Libyan crisis now a trans-Mediterranean concern

Thursday, 2019-05-16 07:09:52
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Prime Minister of Libya’s internationally recognised GNA, Fayez al-Sarraj, poses with European Council President Donald Tusk in Brussels, Belgium, May 13, 2019. (Reuters)
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NDO – The foreign ministers of the European Union (EU) member countries recently met in Brussels, Belgium, to discuss solutions to the Libyan crisis. European nations are concerned about a new wave of migration as many people seek to flee violence in Libya, while information concerning outside interference makes the situation in the North African country increasingly complicated.

Conflict in Libya, especially in the capital city of Tripoli, has been emerging as a new hot spot, threatening peace and security in the region. Since the Libyan National Army (LNA), loyal to General Khalifa Haftar, launched a military campaign aimed at Tripoli, Libya has been engulfed in bloody violence. According to the World Health Organisation, conflict has killed 454 people, left more than 2,154 dead, and forced nearly 60,000 others to flee their homes for refuge. More worrisome, the North African media recently reported that there was new evidence of the involvement of foreign mercenaries in the forces of the internationally recognised Government of National Accord (GNA). The news was released in the context of the LNA’s increasingly fierce attacks to claim control of the capital, where the GNA is headquartered. The pro-GNA forces are also thought to consist of many rebel groups, criminals and extremists.

Meanwhile, the humanitarian situation around Tripoli has been getting worse and worse, with such a densely populated area gradually becoming a battlefield of fierce fighting. Hospitals around the capital are struggling to cope with a serious shortage of medicines, electricity and water. The Libyan people are undergoing the Muslim holy month of Ramadan with numerous difficulties and uncertainties, as the conflict shows no signs of cooling down. General Haftar even urged the LNA soldiers in the east to strengthen their attacks on the capital, when he was said to have called the holy month of Ramadan (starting on May 6) in Libya as a month of holy war.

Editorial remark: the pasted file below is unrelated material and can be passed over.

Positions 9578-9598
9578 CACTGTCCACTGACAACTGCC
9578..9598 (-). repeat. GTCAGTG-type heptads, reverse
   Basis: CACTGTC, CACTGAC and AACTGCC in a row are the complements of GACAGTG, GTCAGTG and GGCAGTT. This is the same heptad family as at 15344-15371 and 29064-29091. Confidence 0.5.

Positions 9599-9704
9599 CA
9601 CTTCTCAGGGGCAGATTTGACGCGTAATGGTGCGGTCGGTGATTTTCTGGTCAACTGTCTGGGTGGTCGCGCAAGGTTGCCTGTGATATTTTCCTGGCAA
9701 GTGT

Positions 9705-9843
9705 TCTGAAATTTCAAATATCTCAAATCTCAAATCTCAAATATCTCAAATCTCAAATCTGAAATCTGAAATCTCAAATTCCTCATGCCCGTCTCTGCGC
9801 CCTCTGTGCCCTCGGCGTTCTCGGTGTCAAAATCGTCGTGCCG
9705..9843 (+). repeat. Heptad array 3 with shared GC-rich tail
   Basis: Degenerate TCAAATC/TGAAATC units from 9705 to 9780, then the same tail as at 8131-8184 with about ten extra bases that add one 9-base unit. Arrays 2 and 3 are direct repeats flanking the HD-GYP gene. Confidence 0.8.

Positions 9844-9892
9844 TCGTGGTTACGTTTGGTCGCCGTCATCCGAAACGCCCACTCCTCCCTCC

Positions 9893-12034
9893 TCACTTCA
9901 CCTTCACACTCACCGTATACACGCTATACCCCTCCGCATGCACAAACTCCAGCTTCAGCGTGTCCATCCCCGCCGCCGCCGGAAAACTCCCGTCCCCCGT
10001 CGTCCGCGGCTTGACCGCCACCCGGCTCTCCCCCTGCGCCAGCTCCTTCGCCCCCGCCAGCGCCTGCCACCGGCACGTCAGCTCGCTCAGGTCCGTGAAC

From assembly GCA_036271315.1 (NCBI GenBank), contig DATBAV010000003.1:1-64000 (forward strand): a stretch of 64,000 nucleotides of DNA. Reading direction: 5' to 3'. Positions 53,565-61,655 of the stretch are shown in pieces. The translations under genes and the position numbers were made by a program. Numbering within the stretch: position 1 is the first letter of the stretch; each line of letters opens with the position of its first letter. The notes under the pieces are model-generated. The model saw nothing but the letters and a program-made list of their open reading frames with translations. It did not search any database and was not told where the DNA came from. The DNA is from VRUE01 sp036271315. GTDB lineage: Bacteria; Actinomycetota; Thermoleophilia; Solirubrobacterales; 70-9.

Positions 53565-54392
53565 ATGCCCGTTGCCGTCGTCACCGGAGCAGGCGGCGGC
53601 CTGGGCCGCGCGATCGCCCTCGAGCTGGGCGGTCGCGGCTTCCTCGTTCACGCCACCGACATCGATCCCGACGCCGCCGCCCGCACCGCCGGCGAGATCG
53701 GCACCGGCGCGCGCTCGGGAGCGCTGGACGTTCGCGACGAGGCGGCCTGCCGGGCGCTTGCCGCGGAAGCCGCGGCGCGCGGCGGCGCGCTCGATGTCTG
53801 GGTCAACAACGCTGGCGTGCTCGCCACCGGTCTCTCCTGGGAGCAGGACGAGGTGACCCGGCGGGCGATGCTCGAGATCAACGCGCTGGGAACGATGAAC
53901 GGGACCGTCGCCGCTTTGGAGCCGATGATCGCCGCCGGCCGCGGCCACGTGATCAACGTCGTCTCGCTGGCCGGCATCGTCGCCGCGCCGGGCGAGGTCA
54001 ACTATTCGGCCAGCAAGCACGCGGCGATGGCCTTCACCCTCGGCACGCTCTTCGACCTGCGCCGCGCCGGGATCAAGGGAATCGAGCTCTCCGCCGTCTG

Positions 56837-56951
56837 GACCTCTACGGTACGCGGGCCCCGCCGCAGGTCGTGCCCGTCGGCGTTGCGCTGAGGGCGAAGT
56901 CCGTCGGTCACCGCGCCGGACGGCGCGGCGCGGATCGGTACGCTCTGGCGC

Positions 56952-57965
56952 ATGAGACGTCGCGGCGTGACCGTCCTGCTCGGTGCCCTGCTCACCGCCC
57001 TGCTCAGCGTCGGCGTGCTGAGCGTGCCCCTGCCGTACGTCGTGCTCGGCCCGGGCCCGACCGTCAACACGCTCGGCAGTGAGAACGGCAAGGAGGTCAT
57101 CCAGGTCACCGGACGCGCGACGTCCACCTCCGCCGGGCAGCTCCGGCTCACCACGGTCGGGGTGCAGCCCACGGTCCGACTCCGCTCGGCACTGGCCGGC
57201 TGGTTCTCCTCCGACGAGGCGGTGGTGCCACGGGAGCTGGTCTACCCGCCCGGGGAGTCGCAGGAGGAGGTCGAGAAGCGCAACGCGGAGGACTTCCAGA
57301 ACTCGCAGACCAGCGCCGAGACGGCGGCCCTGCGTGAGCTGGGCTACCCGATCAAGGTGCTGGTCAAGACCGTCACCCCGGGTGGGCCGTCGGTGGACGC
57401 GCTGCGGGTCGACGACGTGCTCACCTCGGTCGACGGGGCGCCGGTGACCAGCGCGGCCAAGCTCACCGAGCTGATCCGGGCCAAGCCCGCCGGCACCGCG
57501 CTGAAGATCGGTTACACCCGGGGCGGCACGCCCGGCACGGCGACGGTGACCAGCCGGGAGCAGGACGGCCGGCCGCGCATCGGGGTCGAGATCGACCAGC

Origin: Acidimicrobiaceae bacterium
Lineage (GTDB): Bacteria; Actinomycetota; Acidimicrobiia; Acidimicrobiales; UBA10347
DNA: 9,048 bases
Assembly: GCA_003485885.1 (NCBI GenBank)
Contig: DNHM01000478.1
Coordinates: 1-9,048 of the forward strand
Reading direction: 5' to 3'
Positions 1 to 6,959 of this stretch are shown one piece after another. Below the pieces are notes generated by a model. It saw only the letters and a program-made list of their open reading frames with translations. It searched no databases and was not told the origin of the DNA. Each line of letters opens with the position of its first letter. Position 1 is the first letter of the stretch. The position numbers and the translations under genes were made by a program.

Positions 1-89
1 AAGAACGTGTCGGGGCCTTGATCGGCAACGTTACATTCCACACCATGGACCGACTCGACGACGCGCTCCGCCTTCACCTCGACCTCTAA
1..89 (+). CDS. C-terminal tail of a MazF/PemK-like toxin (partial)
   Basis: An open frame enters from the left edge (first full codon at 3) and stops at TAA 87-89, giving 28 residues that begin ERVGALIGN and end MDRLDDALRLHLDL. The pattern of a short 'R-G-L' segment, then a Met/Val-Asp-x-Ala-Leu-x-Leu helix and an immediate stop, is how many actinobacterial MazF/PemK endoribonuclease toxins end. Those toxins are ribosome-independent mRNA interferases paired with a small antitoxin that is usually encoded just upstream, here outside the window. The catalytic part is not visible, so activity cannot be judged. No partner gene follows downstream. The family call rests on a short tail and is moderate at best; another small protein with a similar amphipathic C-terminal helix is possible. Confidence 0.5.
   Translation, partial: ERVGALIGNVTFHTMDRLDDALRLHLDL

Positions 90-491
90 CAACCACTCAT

Across the Mediterranean coast, just over 300 kilometres from Libya, European countries have expressed concern over the escalating violence in the North African nation. As a country directly exposed to waves of migrants from the Middle East and Africa, Italy recently warned the EU about the risk of refugees pouring into “the old continent” due to the uncertainties in Libya. For many years, the North African country has become a transit for ships carrying illegal migrants across the Mediterranean into Europe. In the context of the “fire pan of conflict” breaking out in Libya, Italy urged the EU to prepare an action plan to deal with a potential wave of refugees fleeing the conflict.

Confronted with the fierce attacks launched by the LNA forces, Prime Minister of the GNA, Fayez al-Sarraj, recently arrived in Brussels to call for EU support to end the conflict. The GNA accused the US and some allies of supporting Haftar’s forces, turning Libya into a proxy battlefield and triggering the wave of migrants to Europe. In this regard, the EU called on all parties and countries concerned to immediately cease military activities in Libya and restart a political dialogue, for the benefit of the Libyan people. The EU foreign ministers issued a statement urging all conflict parties in Libya to immediately implement a ceasefire and pledge to have dialogue with the United Nations to ensure a full ceasefire, thus enabling the Libyan people to access humanitarian aid. Earlier, Prime Minister al-Sarraj had also left for Paris to hold talks with the French president, in order to call for French intervention to end the conflict in Libya, in the context that the GNA once accused Paris of providing implicit support for the LNA forces. French President Emmanuel Macron confirmed that there is no military solution to the conflict in Libya.

Concern has crossed over the Mediterranean, as European countries are worried about the risk of increasing refugees. The EU and the internationally recognised government in Libya are trying to find solutions to terminate the conflict and resume a political dialogue. However, Libya’s future must be decided by its people, and any external interventions will threaten to make the crisis worse.